On the business side, we started developing Infinity during the pandemic, and despite ongoing supply chain challenges, the automation provider’s customer service has delivered a positive experience. We greatly value having a direct point of contact at the company, rather than going through a distributor and having information slowly filter down.
How are you continuing to enhance the Infinity system’s performance and reliability?
MM: We leverage invariance and selectivity machine learning algorithms on all the data we send to the cloud. That can include events and logs from the bots, conveyance and other equipment as well as performance indicators at operator stations. Behind the scenes, the system gathers data and generates reports based on those datasets to give us trend analysis. As such, we can study and model system performance, boost reliability, increase mean time to failure and schedule maintenance.
The data might also tell us to flash an update on the control panel at certain intervals. For example, to make operators more alert and increase their performance. By gathering as much data as possible through fast EtherCAT communication, we learn from machines and subsystems to determine which aspects deserve a closer look.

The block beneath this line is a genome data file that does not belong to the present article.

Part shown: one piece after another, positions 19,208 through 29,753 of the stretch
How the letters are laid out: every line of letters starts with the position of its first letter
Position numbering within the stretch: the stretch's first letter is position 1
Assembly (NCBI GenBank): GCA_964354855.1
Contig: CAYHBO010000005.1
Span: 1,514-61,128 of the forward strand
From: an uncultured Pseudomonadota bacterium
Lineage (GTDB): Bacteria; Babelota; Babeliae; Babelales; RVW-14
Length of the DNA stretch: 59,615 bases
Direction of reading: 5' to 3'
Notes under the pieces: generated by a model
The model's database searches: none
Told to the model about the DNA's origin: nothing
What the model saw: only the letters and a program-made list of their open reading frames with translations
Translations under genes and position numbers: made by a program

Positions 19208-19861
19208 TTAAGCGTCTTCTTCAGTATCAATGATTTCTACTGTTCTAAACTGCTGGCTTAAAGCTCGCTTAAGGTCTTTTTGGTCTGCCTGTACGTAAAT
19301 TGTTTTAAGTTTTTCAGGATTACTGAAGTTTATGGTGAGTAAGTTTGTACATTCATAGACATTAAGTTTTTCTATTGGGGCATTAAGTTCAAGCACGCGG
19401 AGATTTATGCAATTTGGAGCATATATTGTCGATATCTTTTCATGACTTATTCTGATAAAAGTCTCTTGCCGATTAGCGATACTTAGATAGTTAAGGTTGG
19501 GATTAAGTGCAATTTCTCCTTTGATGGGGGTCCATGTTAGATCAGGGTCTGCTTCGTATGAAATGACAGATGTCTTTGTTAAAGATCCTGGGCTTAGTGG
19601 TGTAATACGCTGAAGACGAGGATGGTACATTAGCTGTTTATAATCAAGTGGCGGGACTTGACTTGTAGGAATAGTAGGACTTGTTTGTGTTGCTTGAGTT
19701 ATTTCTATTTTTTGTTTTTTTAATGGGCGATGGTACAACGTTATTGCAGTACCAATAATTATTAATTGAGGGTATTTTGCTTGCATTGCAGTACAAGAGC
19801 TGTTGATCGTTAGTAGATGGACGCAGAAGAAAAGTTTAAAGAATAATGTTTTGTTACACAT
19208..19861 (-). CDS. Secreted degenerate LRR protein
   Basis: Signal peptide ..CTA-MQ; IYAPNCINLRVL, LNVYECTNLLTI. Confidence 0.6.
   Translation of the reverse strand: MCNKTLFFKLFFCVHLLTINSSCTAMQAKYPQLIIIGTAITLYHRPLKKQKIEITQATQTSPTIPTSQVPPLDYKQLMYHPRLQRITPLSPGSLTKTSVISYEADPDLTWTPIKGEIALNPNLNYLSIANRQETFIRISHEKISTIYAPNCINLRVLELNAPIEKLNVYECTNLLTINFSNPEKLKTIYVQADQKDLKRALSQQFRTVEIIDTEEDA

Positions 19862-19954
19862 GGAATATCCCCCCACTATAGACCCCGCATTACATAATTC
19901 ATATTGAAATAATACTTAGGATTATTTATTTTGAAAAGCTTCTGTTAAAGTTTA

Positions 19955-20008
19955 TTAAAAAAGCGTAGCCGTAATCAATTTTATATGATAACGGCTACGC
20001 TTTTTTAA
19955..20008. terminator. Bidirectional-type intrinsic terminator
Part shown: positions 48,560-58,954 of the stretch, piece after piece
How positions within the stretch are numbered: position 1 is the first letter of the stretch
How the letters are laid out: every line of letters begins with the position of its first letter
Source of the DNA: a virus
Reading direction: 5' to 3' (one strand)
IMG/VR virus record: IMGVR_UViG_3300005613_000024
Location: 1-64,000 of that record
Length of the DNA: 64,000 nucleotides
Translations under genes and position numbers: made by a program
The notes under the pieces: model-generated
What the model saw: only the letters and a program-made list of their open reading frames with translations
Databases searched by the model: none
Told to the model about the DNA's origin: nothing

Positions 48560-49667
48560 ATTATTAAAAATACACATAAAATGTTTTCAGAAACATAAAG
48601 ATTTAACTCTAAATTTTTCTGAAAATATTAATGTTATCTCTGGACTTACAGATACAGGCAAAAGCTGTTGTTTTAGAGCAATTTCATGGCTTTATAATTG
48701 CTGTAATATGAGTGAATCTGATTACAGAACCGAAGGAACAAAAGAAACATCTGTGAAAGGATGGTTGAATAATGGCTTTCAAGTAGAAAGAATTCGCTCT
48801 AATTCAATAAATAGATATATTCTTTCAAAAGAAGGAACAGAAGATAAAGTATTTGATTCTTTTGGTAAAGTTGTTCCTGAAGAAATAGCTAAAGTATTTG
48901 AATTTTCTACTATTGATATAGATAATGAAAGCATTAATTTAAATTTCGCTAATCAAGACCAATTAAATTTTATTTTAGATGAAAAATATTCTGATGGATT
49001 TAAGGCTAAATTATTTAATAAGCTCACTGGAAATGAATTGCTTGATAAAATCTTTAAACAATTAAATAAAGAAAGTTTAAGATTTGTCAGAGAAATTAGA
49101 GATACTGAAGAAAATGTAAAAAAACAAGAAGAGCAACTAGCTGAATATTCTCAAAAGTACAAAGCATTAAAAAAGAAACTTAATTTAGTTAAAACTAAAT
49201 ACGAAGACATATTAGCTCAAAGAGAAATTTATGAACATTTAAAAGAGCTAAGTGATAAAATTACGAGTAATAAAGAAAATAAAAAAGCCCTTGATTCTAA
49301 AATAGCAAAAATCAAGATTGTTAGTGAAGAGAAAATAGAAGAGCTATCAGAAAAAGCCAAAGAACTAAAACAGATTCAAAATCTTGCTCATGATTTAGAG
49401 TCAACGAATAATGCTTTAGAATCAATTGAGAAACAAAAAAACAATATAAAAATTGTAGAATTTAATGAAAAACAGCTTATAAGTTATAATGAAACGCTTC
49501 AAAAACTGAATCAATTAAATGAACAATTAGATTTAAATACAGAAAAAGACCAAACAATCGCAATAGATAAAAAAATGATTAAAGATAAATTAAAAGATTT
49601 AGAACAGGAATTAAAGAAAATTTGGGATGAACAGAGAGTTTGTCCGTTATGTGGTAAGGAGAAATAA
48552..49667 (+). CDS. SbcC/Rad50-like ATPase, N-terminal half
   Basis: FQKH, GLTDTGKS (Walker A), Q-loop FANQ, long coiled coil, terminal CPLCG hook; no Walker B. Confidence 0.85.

OPEX: Sustainably driving warehouse automation
OPEX supplies warehouse automation and document and mail automation. The company counts 48 companies in the Fortune 100 as customers. With more than 1,600 employees across five continents, OPEX has grown since its founding in 1973 as a mail automation equipment supplier, primarily for Columbia Records. Al Stevens purchased the company in 1975, and now three generations of the Stevens family serve in leadership.
Based in Moorestown, New Jersey, OPEX maintains offices in Plano, Texas, along with Australia, England, Ireland, France, Switzerland and, most recently, Germany. The company has committed to energy-efficiency and sustainability, including powering manufacturing facilities with solar, wind and other renewable energy sources.
Doug Schuchart, global material handling and intralogistics manager, Beckhoff Automation. Edited by David Miller, content manager, Control Engineering, CFE Media and Technology, email@example.com.
Keywords: AS/RS, intralogistics